“The evidence coming out of the native title shows that we have a strong connection with our water and resources, and we shouldn’t be getting prosecuted for cultural fishing,” Stewart made clear. “Our mob doesn’t see it as a crime.”

“It nearly destroyed our way of life and nearly severed two generations of cultural fishermen,” he added. “Our mob just kept on going back. But if they didn’t go back, it could have severed our native title rights to the water.”

The non-commenced law

NSW Labor MLC Mick Veitch passed a motion on 24 November, calling on the Perrottet government to finally commence the 12-year-old law to prevent the ongoing incarceration of Aboriginal people for taking food resources that are rightfully theirs.

“The non‑commencement of section 21AA has caused serious issues for Indigenous people in NSW,” Veitch told parliament. And he added that an inquiry has been launched into the matter, which will “focus on why the section has not commenced and the impact of that”.

In seconding the motion, NSW Greens MLC David Shoebridge outlined that First Nations people are being prosecuted for taking a couple of kilograms of abalone whilst “the commercial industry takes 50 tonnes or more”.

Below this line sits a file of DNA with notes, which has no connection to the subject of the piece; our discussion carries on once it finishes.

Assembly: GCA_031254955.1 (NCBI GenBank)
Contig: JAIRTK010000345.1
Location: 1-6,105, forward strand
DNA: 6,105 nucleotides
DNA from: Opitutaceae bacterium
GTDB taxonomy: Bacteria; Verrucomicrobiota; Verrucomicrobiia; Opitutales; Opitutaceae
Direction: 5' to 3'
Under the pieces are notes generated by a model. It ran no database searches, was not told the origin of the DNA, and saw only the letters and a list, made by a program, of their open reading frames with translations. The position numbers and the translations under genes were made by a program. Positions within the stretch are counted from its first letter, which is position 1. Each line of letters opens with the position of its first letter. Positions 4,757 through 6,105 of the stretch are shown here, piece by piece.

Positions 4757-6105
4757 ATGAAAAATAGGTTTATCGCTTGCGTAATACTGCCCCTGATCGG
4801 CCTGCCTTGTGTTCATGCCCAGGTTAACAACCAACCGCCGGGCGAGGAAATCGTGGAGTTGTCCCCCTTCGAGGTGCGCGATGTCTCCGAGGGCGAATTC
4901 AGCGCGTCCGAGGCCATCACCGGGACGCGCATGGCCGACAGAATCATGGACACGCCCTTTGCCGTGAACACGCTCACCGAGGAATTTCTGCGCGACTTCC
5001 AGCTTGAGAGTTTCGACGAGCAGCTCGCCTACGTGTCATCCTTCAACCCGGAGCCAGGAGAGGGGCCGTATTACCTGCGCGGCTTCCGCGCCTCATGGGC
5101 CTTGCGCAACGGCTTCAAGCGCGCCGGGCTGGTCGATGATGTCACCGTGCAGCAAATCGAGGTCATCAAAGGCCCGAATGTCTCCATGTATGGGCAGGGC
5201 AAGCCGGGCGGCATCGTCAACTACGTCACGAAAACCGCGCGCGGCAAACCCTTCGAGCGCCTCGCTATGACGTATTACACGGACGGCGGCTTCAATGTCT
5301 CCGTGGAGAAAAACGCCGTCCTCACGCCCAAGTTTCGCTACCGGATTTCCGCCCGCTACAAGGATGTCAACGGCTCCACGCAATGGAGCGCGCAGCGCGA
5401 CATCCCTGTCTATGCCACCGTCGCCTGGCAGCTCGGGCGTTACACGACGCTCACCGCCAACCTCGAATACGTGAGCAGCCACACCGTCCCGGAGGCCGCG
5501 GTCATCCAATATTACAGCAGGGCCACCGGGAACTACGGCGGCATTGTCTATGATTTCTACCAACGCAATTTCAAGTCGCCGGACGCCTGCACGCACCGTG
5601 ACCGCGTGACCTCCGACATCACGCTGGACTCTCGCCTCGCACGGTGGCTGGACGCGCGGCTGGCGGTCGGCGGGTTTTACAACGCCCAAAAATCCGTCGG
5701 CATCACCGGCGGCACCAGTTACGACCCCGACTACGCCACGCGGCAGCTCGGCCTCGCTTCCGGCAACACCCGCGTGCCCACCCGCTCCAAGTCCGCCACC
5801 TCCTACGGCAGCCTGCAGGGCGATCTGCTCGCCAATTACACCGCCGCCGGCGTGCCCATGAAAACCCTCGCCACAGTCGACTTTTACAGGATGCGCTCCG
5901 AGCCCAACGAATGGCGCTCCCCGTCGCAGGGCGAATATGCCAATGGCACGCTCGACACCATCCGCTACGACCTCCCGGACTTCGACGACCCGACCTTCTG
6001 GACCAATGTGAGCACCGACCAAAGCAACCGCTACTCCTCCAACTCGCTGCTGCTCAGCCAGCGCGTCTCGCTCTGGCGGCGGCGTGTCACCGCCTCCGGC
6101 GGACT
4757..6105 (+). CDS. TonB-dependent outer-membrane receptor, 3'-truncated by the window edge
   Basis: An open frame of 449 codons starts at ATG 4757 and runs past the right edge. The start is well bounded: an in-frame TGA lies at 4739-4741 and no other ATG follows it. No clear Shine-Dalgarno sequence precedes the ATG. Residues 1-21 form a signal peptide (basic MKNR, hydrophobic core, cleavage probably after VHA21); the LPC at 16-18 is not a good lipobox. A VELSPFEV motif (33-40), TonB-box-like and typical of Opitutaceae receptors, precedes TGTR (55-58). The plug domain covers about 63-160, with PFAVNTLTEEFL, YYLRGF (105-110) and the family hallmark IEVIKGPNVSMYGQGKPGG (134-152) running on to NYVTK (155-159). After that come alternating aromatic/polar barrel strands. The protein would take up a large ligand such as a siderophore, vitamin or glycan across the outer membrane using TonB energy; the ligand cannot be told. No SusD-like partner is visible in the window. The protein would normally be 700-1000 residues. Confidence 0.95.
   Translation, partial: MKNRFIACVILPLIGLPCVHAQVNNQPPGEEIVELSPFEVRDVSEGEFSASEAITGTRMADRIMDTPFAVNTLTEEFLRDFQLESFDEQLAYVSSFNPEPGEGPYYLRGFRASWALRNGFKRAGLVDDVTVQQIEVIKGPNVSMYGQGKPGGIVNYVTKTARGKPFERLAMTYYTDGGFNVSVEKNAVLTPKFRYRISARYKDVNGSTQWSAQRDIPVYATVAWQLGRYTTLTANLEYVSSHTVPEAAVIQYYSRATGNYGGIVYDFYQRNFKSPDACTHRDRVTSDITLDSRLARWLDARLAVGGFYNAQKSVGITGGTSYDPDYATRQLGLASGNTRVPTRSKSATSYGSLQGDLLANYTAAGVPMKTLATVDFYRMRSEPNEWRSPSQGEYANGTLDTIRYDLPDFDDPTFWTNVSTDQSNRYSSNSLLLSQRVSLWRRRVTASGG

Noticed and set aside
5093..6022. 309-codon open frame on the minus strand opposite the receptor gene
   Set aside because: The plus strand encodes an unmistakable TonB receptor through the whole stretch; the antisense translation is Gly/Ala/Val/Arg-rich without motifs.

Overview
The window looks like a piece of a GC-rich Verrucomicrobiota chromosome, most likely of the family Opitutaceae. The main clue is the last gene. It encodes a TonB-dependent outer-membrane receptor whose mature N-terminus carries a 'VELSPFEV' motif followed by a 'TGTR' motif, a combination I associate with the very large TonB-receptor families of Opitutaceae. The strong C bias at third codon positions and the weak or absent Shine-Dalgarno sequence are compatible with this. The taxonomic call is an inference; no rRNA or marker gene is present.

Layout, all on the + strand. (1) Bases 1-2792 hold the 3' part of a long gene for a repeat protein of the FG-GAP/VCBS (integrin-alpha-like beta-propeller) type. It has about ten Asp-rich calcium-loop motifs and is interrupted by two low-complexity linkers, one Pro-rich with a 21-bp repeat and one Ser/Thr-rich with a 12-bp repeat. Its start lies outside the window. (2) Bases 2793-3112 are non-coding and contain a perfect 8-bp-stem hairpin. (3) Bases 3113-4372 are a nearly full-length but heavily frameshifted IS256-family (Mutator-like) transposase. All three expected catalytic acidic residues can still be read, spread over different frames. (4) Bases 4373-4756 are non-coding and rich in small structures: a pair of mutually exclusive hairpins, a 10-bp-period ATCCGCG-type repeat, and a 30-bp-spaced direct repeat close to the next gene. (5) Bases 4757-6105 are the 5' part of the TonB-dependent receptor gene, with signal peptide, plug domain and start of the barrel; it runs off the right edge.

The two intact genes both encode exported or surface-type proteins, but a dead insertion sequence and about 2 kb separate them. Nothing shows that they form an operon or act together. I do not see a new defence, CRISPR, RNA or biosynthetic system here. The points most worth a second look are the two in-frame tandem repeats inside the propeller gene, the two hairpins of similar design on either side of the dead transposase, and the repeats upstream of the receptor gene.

Shoebridge pointed to footage of an incident that recently featured on the ABC that saw a Fisheries NSW compliance officer wrestling some abalone out the hands of 74-year-old Kevin Mason in late 2018. The Yuin elder pleads with the officer not to take his food, as he has native title rights to it.

As for Stewart, he’s been lobbying the NSW government to commence section 21AA without any regulations attached to it. And he adds that he wants the inquiry to highlight what the current practice of prosecuting people for fishing their own food sources has done to the local community.

“This is just part of our everyday diet,” the Yuin Nation elder concluded. “We’ve got evidence of 20,000 years of our history of fishing. Then this industry comes along, and the next thing we know, we’re being locked up for something that we’ve done for thousands of years.”

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Author

Paul Gregoire

Paul Gregoire is a Sydney-based journalist and writer. He has a focus on social justice issues and encroachments upon civil liberties. Prior to Sydney Criminal Lawyers®, he wrote for VICE and was the news editor at Sydney’s City Hub. Paul is the winner of the 2021 NSW Council of Civil Liberties Award For Excellence In Civil Liberties Journalism.